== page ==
Son of police captain sentenced for attacking mother

FALLBROOK — On Oct. 16, a San Diego Superior Court judge sentenced Reginald Grigsby Jr., the son of an Oceanside police captain, to 365 days in county jail for an attack on his mother this past spring.
Reginald Grigsby Jr., 25, pleaded guilty in September to a single count of an assault with a deadly weapon relating to the May 23 attack on his mother, Desirah Grigsby, that ended with his father, Reginald Grigsby, shooting the young man in the couple’s Fallbrook home.
Desirah Grigsby suffered a broken nose and was choked unconscious, prosecutors have said.
Reginald Grigsby Jr., who has credit for more than 200 days served in jail, will spend the majority of his remaining sentence at North Star Assertive Community Treatment in Escondido for his mental health issues, Deputy District Attorney Brenda Daly said outside the courtroom.
Daly said Reginald Grigsby Jr. would be monitored by the treatment center for the next five years, which coincides with his probation. If he violates his probation, he faces up to three years in prison.
Additionally, Judge Robert Kearney ordered Reginald Grigsby Jr. to complete 100 hours of community service. Prior to the incident, he had been a volunteer at the Boys & Girls Club. Kearney acknowledged his past volunteer work, but reinforced that it’s even more important to take care of oneself first.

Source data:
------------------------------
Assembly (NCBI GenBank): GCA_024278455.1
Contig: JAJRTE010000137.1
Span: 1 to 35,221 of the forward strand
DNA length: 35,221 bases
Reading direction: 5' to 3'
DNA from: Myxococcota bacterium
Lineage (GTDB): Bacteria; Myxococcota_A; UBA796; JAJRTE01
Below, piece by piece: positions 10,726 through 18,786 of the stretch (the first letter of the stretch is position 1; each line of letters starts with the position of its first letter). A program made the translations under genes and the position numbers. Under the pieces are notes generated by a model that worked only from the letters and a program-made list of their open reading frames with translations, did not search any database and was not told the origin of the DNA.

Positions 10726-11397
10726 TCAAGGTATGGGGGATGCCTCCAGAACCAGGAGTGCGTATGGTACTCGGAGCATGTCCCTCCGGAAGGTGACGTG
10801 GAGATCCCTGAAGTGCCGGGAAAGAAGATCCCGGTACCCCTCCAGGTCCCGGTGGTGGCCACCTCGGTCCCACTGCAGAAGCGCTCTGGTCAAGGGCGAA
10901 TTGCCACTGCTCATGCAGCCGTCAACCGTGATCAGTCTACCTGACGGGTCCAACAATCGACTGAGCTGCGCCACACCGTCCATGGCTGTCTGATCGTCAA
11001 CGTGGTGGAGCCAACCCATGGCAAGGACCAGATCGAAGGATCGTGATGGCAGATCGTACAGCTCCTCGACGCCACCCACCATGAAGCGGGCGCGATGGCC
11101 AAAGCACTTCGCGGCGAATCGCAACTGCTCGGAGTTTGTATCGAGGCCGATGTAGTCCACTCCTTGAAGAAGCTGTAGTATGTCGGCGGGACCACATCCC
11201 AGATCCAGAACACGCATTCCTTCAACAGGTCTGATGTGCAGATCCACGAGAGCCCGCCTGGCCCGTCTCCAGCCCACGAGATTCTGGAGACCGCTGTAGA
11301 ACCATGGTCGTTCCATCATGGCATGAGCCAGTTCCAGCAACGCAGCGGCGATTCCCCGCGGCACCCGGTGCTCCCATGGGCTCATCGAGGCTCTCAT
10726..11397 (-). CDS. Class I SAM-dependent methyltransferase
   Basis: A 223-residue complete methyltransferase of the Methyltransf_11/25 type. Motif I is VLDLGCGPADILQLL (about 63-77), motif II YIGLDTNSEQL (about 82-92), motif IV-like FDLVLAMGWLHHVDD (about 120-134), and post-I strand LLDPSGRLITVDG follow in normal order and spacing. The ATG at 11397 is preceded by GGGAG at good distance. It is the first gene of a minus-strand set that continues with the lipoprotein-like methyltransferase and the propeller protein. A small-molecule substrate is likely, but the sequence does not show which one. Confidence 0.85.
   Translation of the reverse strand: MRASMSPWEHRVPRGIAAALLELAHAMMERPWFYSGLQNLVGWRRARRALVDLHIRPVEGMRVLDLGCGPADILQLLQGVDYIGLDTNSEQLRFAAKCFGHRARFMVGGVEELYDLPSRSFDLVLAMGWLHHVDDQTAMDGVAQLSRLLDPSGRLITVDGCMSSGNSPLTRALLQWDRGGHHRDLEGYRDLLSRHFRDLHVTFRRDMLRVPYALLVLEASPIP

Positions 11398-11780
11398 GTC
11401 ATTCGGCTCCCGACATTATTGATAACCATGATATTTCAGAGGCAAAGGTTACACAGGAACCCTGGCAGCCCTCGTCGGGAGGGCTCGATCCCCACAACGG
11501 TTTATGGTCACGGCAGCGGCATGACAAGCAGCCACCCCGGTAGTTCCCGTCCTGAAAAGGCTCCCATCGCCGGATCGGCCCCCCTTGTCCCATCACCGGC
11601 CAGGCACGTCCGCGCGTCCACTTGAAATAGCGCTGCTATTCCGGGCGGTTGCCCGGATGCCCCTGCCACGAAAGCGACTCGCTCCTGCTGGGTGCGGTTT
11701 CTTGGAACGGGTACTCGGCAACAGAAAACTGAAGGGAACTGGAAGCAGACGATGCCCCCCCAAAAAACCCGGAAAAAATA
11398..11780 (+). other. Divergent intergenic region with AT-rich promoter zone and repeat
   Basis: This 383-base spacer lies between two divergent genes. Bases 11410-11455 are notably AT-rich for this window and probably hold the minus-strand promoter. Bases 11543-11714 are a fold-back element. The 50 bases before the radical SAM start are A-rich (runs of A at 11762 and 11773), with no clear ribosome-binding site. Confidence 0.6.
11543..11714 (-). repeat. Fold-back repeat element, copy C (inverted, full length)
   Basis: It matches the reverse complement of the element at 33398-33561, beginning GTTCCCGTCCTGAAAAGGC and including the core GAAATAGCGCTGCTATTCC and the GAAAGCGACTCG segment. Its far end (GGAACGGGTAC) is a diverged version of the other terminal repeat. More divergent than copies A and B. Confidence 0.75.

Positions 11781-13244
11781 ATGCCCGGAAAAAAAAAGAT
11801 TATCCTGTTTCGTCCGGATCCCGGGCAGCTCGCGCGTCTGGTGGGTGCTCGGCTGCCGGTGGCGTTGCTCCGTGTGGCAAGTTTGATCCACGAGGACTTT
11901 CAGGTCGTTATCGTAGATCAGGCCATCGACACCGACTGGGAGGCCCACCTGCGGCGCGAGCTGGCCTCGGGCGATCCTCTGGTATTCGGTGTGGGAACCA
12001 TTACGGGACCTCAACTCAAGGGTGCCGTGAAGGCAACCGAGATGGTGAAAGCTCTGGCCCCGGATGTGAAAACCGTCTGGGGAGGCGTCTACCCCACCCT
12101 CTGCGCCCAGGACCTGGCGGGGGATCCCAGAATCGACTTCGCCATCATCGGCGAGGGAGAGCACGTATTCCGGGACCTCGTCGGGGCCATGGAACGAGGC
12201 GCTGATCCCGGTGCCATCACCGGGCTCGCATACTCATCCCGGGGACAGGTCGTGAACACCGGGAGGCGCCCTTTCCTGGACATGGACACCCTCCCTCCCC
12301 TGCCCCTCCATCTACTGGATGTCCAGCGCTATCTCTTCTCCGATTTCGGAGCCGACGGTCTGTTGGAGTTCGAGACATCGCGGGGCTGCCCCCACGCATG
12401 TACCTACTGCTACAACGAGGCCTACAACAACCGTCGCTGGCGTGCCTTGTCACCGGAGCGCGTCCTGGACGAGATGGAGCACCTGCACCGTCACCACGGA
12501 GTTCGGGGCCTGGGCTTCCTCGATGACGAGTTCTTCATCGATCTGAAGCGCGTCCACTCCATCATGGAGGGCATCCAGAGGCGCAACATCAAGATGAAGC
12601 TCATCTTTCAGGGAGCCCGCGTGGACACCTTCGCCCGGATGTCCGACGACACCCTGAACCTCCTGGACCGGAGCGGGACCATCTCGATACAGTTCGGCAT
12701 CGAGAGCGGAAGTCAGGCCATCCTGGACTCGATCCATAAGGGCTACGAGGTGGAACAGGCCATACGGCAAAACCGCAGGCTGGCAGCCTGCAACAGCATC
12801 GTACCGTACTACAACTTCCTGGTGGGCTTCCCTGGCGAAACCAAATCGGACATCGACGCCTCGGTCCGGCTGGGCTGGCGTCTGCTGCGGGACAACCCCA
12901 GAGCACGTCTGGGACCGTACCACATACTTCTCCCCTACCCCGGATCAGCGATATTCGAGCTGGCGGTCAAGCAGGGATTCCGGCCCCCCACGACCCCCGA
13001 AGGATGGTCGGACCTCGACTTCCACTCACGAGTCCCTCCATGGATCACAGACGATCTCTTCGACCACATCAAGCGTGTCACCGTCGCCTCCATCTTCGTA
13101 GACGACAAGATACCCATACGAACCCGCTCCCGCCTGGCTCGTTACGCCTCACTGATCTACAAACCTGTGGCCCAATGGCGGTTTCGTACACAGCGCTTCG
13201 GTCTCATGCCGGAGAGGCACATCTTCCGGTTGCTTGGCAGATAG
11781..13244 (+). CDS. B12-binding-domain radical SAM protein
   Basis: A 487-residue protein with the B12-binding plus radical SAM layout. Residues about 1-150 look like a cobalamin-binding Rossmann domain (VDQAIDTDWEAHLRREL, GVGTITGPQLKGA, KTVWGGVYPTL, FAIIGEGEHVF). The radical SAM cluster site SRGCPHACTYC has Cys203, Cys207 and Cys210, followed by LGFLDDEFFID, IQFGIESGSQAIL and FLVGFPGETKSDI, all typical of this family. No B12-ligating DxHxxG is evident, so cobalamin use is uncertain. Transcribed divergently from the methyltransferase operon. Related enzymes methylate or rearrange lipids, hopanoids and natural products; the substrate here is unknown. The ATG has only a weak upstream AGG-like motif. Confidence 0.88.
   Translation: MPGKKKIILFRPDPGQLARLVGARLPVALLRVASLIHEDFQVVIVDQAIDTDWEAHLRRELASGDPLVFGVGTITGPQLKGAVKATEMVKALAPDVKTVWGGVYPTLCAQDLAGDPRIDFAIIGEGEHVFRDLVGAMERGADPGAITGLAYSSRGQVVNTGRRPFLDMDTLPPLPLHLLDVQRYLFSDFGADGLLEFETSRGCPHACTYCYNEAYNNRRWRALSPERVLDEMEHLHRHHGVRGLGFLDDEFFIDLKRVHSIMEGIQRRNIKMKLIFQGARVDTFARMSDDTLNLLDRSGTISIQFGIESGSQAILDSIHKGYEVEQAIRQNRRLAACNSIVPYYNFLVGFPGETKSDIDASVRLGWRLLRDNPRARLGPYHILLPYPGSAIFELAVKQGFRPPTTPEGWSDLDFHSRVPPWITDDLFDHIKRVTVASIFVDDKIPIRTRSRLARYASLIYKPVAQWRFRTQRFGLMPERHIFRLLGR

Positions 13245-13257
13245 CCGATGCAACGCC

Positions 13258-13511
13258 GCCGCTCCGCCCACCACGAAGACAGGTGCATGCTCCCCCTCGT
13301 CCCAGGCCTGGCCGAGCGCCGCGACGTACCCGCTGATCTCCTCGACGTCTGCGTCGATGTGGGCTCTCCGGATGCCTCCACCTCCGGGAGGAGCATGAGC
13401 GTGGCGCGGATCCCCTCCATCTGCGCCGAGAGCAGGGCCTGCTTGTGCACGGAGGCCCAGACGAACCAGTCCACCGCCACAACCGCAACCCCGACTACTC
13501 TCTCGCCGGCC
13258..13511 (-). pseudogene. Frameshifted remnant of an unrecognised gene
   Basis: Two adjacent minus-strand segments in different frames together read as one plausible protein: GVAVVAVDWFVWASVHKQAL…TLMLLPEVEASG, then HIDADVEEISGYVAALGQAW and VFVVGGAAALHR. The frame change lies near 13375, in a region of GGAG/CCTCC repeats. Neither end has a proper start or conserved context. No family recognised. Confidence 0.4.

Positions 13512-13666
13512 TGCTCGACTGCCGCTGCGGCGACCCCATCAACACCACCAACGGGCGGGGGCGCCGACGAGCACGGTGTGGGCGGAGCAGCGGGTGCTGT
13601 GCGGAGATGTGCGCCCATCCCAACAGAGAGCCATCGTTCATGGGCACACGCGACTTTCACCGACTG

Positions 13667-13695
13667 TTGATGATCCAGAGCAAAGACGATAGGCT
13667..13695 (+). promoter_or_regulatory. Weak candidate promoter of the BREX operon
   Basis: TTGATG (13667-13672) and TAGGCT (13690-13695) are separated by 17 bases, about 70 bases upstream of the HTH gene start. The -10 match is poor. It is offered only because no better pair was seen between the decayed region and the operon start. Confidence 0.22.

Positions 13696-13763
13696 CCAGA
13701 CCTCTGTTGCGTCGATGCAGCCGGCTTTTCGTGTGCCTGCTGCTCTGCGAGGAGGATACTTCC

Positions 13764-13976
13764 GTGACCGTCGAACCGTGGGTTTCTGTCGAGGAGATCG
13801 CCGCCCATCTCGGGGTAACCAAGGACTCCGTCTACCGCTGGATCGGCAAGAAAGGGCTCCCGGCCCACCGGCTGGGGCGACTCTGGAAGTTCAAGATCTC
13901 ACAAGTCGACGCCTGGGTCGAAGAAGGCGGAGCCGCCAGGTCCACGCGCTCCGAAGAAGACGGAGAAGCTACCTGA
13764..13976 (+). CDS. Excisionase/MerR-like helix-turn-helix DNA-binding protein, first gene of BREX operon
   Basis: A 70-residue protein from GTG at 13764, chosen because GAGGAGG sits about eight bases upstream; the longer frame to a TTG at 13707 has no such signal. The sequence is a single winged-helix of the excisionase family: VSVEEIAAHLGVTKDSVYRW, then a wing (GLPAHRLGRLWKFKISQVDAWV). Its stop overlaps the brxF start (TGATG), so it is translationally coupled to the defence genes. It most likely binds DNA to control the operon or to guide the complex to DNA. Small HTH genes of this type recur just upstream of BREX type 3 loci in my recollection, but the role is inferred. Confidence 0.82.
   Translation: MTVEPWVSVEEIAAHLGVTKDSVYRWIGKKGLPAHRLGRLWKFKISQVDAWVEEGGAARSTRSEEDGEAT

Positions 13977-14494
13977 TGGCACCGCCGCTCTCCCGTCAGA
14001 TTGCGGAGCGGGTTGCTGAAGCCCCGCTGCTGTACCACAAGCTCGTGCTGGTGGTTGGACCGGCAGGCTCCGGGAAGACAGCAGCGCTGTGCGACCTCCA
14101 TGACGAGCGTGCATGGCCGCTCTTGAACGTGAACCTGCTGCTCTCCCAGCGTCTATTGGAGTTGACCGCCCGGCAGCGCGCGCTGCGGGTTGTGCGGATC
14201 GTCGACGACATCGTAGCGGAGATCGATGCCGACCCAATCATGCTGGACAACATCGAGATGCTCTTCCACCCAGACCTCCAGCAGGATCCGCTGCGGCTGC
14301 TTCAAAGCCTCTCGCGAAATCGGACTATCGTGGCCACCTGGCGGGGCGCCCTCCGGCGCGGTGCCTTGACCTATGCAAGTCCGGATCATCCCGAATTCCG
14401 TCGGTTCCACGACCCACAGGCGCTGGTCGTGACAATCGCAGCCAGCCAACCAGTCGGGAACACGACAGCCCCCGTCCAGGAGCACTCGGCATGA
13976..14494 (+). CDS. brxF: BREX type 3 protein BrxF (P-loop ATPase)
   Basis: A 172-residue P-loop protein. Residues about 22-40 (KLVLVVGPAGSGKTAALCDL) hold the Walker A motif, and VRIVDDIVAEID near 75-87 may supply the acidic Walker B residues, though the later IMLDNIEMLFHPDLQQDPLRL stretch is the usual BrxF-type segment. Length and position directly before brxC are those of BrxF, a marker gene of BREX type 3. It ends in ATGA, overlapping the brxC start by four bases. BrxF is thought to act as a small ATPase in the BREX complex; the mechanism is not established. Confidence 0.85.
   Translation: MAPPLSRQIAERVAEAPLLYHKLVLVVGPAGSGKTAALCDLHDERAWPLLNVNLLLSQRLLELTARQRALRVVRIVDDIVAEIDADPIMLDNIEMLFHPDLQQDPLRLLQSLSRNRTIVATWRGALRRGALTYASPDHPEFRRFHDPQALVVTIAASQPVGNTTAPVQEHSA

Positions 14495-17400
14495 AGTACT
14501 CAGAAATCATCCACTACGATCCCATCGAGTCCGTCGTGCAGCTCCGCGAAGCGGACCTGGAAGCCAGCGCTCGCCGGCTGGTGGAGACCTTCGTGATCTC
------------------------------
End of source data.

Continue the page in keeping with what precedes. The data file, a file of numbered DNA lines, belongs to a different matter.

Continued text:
Kearney called the incident “tragic” and “unacceptable,” and said Reginald Grigbsy Jr.’s mother should have never experienced it nor should his father had to make that choice.
Reginald Grigsby Jr. had been originally charged with attempted murder and assault causing great bodily injury. A graduate of Oceanside’s El Camino High School, the former San Diego State football player, had faced up to 14 years in prison.
After apologizing to his family and girlfriend who were in attendance at his sentencing, Reginald Grigsby Jr. said he would be seeking treatment for his mental health issue, which everyone involved with the case, including the judge, believed was at the root of the attack.
“I did something really bad and I’m not going to let it happen again,” Reginald Grigsby Jr. said as he stood behind the opaque glass of the courtroom holding cell wearing a blue jail jumpsuit. “I have a health condition and I’m ready to be treated for it.”
Reginald Grigsby echoed his son’s sentiments. “I have supported the law in both theory and its practical application,” he said as he held his typed speech trying to fight back the tears. “I have stood between victims and perpetrators of crime, of this matter, the issue here is one of healing for our family and the accountability measures that will be put in place.”
An investigation into whether any criminal charges could be filed against the elder Grigsby is ongoing, Daly said.

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